Providing gold standard treatment for skin cancer

Dr. Moran looking at slide

One of only 13 in Canada, a new Mohs micrographic surgery program opened at Hotel Dieu Hospital in August 2015, giving patients access to the gold standard treatment for complex non-melanoma skin cancers. 

Mohs surgery is largely used to treat the two most common skin cancers—basal cell and squamous cell carcinomas—and is especially useful for cancers that are located in sensitive areas of the body where it is essential to preserve as much healthy tissue as possible (e.g., head, face, neck).

Performed on an outpatient basis under local anesthetic, the Mohs technique is extremely precise.  The surgeon slices away thin layers of cancer-containing skin and immediately examines the tissue under a microscope.  The tumour is progressively pared away, with the surgeon removing the minimum amount of tissue required to ensure disease-free surgical edges.  When the area is clear, the surgeon repairs the wound in a manner that achieves the best cosmetic result.

“While the procedure can mean a long day for the patient,” says Mohs surgeon Dr. Benvon Moran, “it has the benefit of allowing you to verify the margins are clear at the time of surgery, which increases the chance of a cure and reduces the need for further surgery.  The patient leaves knowing the cancer is gone and healthy skin has been preserved.”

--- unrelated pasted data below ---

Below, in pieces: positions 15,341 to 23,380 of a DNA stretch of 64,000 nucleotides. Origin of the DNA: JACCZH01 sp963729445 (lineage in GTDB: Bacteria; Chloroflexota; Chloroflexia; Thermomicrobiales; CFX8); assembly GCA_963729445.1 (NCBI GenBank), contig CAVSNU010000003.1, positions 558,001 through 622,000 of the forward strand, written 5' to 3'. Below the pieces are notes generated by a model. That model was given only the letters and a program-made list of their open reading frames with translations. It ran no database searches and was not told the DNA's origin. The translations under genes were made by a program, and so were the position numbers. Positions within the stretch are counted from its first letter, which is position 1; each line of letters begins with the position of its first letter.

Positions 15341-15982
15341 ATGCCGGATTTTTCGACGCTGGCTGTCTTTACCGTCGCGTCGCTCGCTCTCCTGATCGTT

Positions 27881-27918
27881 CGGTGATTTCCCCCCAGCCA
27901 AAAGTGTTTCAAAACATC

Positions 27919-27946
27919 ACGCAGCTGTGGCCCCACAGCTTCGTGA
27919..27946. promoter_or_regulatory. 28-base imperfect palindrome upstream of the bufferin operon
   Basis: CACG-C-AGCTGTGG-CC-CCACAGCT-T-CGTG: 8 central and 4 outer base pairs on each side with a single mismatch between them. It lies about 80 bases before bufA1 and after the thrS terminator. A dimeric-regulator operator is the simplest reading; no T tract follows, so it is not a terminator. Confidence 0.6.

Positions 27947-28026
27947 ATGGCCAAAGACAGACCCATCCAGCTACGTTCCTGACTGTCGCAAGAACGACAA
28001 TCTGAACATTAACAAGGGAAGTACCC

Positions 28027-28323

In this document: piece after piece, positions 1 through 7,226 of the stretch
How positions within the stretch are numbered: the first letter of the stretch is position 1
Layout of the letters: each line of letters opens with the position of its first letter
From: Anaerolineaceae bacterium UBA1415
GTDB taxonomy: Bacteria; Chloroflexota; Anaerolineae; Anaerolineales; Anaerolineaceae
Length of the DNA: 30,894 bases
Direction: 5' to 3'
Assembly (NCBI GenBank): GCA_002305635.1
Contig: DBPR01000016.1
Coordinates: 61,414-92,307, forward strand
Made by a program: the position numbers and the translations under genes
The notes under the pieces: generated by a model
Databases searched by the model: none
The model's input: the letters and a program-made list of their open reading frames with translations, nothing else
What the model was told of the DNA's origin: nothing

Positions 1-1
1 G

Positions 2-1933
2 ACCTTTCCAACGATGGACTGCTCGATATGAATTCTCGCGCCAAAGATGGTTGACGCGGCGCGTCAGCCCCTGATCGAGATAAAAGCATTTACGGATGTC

With an excellent cure rate—up to 99 per cent—Mohs is a vital tool in the fight against escalating skin cancer rates, says Dr. Moran, especially in our region with its population of fair-skinned and aging patients.  Every year in Canada, more than 80,000 new cases of skin cancer are diagnosed, more cases of cancer than breast, prostate, colon and lung cancer combined.

“We want to provide patients with the very best treatment options,” she says.  “Mohs therapy is one of the most advanced techniques available for removing and reconstructing areas of skin cancer.”